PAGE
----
There are a number of problems in need of technical solutions. Check out the report for a full summary of the causes and potential remedies.
The United States Department of Agriculture (USDA) is looking for Â input from the public to help determine the Application Programming Interfaces (API) and mobile optimized websites they should prioritize development of between now and May 23, 2013. This Digital StrategyÂ roadmap is part of their commitment to fulfill the Office of Management and Budget’sÂ government-wide mandate to make “existing high-value data available through Web APIs.”
The USDA will be choosing two APIs and two mobile optimized services from the list below.Â I was surprised to see the National Nutrient Database was not included in the API list, given that almost every technology company with a nutrition or ingredient component uses this database.Â USDA Director of Â Web Communications Amanda Eamich assures me that this is just the beginning of the process, so your feedback is really important. You can let the USDA know which APIs and mobile services would be most useful to you here.
World Agricultural Supply and Demand Estimates
Provides USDAâs comprehensive forecasts of supply and demand for major U.S. and global crops and U.S. livestock. The report gathers information from a number of statistical reports published by USDA and other government agencies, and provides a framework for additional USDA reports.
Main Customers:Â Government, Business, Media, Education Institutions, Consumers
National Farmers Market Directory
Agricultural Marketing Service-produced directory containing information about U.S. farmers market locations, directions, operating times, product offerings, and accepted forms of payment. Supports local and regional food systems, as well as development of local economies.
Main Customers:Â Consumers, Business, Community leaders
List of Disaster Counties
Farm Service Agency list of Counties with a specific disaster designation.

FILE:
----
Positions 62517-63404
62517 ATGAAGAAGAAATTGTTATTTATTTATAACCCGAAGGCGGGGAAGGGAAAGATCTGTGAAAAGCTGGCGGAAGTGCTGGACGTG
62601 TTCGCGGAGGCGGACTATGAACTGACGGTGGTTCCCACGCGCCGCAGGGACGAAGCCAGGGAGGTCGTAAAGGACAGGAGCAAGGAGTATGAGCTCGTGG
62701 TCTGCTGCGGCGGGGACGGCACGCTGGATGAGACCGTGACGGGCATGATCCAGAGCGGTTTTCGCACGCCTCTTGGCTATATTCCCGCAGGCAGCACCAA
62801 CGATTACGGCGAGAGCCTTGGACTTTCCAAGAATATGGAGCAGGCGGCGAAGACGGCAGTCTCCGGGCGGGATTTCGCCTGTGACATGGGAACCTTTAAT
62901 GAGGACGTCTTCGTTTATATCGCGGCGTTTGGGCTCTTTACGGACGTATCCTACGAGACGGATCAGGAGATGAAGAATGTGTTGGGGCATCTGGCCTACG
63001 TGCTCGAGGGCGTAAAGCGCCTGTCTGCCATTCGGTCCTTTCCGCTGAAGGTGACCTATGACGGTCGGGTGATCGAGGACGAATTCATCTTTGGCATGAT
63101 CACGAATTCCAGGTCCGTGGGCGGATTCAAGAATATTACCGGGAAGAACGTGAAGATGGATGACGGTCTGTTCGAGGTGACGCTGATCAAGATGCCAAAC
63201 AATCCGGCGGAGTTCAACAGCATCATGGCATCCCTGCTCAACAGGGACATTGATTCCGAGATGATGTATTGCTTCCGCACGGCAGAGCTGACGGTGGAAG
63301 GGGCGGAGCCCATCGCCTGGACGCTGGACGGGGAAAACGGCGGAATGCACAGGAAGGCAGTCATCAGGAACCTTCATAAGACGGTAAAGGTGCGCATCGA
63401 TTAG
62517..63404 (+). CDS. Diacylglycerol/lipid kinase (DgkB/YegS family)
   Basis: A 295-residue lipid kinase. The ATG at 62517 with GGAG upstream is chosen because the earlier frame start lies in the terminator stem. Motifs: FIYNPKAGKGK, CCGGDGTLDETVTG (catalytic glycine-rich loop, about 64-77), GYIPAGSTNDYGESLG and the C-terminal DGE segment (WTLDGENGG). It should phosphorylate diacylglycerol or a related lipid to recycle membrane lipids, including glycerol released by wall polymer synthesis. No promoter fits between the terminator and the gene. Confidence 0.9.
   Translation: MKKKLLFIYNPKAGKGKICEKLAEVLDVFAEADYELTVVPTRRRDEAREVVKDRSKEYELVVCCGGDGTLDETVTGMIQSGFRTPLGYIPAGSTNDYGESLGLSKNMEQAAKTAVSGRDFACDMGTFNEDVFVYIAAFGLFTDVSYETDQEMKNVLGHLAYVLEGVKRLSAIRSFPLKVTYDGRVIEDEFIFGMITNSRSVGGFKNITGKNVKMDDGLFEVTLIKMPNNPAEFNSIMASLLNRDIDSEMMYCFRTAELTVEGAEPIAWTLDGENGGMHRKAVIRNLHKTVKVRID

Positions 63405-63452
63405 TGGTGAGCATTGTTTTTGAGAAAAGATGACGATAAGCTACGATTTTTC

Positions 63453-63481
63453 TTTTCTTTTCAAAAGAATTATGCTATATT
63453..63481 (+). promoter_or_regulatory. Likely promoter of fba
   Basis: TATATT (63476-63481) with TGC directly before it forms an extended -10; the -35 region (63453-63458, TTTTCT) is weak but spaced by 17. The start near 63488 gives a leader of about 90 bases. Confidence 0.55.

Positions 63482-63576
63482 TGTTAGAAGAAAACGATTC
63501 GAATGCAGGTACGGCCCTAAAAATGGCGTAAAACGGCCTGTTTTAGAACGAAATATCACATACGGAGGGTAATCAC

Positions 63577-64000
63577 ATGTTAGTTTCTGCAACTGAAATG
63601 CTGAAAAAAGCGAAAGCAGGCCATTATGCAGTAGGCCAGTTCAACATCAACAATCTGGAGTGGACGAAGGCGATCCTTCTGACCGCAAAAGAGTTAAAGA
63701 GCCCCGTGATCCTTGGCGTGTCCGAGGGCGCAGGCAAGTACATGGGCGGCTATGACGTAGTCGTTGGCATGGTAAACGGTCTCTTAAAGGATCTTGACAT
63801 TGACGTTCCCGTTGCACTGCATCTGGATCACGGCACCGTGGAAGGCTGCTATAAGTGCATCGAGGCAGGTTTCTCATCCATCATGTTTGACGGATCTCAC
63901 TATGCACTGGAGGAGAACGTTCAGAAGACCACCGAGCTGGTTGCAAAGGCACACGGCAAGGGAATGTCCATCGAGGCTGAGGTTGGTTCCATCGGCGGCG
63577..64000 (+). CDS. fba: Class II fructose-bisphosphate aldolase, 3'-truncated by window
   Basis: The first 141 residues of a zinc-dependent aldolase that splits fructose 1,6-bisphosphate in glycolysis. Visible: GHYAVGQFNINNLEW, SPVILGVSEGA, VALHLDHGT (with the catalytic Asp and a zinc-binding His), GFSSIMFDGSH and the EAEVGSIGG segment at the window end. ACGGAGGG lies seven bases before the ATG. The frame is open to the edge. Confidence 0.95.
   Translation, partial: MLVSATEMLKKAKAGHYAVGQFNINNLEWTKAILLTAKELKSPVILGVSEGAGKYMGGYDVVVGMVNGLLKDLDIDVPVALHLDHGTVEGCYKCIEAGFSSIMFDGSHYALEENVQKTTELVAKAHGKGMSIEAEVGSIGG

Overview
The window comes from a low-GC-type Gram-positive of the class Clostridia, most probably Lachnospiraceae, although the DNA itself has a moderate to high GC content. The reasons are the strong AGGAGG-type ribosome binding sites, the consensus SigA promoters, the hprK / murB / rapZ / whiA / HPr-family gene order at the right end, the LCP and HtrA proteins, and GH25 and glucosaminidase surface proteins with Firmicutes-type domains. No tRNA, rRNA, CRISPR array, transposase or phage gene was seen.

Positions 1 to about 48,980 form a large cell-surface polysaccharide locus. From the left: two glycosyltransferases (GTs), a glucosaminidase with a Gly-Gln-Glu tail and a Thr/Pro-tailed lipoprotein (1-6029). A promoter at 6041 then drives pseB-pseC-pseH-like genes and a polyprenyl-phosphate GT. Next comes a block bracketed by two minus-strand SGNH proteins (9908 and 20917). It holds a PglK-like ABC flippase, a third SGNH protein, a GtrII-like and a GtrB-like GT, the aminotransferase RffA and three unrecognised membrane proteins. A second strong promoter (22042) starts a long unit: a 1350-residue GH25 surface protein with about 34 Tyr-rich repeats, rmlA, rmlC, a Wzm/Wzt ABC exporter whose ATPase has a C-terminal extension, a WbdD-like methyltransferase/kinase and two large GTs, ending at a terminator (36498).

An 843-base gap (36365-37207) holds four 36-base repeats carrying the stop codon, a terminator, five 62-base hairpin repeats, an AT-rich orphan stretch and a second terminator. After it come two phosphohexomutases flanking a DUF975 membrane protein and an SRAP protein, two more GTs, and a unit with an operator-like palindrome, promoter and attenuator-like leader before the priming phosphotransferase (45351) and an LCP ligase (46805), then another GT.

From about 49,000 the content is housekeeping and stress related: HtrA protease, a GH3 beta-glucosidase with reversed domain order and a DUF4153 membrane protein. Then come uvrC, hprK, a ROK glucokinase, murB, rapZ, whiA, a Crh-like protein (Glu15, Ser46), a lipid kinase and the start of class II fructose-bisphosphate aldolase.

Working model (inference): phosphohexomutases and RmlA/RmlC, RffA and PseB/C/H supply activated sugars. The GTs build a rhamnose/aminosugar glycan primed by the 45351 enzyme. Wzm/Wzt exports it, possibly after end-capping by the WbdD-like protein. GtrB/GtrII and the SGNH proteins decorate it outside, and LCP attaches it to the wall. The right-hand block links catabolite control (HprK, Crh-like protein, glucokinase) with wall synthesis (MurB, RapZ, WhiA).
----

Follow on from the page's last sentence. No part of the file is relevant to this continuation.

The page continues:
Main Customers:Â Producers, Farmers, Government, Media
Office Information Profile System
USDA Service Centers are designed to be a single location where customers can access the services provided by the Farm Service Agency, Natural Resources Conservation Service, and the Rural Development agencies. This tool provides the address of a USDA Service Center and other Agency offices serving your area along with information on how to contact them. Main Customers:Â Government, Business, Public
SNAP Retailer Locator information
Find a retailer welcomes Supplemental Nutrition Assistance Program (SNAP) Electronic Benefits Transaction (EBT) customers. Currently available as an interactive map with geocoded information available by download as a .CSV file. Locations updated monthly
Main Customers:Â Public
Meat, Poultry and Egg Product Inspection Directory
The Meat, Poultry and Egg Product Inspection Directory is a listing of establishments that produce meat, poultry, and/or egg products regulated by USDAâs Food Safety and Inspection Service (FSIS) pursuant to the Federal Meat Inspection Act, the Poultry Products Inspection Act, and the Egg Products Inspection Act. Directory is updated monthly.
Main Customers:Â Business, Industry, Government, Consumers
The USDA Newsroom holds official news releases, statements, transcripts and speeches released by the Department.
Main Customers:Â Government, Public, Media
USDA Blog The Blog features content from all USDA agencies and features the latest news, events and features. The Blog also provides the public an opportunity to ask questions or share their thoughts about the latest issues.
Main Customers:Â Government, Public, Media